Second, if we want lower-income Americans to have stable family lives, our political system should take family policy seriously, and look for ways to make it easier for parents to manage work-life balance when their kids are young. There are left-wing approaches to this issue (European-style family-leave requirements) and right-wing approaches (a larger child tax credit). Neither is currently on the national agenda; both should be.
Third, if we expect less-educated Americans to compete with low-wage workers in Asia and Latin America, we shouldn’t be welcoming millions of immigrants who compete with them domestically as well. Immigration benefits the economy over all, but it can lower wages and disrupt communities, and there’s no reason to ask an already-burdened working class to bear these costs alone. Here the leading Republican candidates have the right idea: We should welcome more high-skilled immigrants, while making it as hard as possible for employers to hire low-skilled workers off the books.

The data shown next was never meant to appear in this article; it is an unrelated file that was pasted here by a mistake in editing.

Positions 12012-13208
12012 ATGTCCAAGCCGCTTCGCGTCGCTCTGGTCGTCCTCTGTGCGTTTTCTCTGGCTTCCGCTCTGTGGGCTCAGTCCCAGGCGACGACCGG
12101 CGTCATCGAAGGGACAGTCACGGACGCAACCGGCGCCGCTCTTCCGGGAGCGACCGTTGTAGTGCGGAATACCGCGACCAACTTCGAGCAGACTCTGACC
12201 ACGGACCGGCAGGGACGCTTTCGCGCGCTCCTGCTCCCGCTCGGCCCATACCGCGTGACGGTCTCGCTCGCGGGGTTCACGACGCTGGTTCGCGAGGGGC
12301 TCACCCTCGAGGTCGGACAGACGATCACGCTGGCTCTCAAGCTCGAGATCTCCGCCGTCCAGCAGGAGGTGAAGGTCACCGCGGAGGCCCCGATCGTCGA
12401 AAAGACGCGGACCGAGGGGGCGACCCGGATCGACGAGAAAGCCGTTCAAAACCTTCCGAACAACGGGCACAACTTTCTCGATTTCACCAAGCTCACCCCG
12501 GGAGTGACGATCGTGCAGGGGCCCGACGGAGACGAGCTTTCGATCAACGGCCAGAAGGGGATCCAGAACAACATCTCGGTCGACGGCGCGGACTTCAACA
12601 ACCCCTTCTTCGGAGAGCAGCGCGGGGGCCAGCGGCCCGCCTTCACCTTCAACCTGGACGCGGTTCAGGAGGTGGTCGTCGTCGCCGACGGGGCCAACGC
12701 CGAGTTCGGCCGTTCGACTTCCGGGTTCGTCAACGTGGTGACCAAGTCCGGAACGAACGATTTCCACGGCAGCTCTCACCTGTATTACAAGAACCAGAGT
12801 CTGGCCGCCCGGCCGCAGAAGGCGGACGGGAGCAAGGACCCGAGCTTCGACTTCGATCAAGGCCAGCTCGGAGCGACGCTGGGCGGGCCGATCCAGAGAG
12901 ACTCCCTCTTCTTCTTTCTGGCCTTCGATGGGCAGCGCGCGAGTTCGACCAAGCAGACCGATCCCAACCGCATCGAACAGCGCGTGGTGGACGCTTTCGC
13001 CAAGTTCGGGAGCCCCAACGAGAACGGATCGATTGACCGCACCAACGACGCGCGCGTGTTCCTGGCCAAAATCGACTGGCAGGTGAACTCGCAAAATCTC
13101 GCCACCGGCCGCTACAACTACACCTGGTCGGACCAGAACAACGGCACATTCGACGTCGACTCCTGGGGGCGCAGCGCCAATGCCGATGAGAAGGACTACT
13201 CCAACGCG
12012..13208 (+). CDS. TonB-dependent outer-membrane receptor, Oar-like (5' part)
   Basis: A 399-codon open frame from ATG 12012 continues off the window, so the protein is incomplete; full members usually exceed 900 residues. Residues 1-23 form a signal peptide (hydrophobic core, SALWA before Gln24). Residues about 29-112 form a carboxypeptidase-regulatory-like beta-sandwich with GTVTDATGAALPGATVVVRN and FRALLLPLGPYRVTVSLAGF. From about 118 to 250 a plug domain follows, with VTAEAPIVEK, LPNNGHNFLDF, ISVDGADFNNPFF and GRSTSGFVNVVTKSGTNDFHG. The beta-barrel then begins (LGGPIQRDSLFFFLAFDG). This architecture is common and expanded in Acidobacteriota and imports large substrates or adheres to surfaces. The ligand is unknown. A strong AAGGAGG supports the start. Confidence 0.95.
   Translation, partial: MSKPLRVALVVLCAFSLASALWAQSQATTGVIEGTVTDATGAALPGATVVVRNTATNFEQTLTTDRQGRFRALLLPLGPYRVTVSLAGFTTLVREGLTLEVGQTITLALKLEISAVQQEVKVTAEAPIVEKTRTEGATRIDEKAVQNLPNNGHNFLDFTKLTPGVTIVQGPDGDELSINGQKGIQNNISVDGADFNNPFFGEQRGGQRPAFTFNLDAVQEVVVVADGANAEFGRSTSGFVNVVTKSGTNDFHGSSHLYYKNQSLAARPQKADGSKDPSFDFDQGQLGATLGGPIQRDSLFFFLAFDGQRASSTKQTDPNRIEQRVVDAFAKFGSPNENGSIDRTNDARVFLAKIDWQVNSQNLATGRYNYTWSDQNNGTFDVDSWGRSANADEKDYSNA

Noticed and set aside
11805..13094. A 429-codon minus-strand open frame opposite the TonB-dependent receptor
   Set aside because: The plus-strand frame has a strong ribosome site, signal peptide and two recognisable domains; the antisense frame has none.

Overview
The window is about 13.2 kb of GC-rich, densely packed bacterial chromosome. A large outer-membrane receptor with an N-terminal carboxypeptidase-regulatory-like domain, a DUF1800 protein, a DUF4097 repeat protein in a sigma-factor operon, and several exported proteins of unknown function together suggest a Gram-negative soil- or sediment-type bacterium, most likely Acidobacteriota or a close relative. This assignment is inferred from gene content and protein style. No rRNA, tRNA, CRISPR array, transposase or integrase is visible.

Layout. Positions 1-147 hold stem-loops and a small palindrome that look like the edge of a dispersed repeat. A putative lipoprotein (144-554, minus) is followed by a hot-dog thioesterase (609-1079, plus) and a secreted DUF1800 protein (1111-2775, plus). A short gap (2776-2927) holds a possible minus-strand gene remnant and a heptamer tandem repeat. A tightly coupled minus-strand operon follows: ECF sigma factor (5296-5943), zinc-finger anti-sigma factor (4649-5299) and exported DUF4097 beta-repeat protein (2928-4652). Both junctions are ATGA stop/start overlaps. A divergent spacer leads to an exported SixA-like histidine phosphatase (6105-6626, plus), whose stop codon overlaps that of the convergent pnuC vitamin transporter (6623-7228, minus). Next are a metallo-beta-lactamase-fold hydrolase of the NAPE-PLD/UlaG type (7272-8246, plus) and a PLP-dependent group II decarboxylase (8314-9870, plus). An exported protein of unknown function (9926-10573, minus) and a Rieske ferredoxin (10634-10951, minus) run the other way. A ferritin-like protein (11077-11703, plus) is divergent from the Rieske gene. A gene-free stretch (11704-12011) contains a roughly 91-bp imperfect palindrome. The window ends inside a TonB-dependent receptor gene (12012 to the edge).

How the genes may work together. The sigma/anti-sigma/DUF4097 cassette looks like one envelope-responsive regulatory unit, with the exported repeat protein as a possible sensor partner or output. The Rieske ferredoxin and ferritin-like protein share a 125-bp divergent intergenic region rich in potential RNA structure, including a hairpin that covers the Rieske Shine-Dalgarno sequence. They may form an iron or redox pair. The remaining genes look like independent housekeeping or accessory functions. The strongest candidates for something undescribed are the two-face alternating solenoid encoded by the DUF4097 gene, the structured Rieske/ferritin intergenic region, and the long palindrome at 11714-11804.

Finally, if we want low-income men to be marriageable, employable and law-abiding, we should work to reduce incarceration rates. Prison is a school for crime and an anchor on advancement, and there’s a large body of research — from scholars like U.C.L.A.’s Mark Kleiman and Berkeley’s Franklin E. Zimring — suggesting that swift, certain punishment and larger police forces can do as much to keep crime low as the more draconian approach to sentencing that our justice system often takes.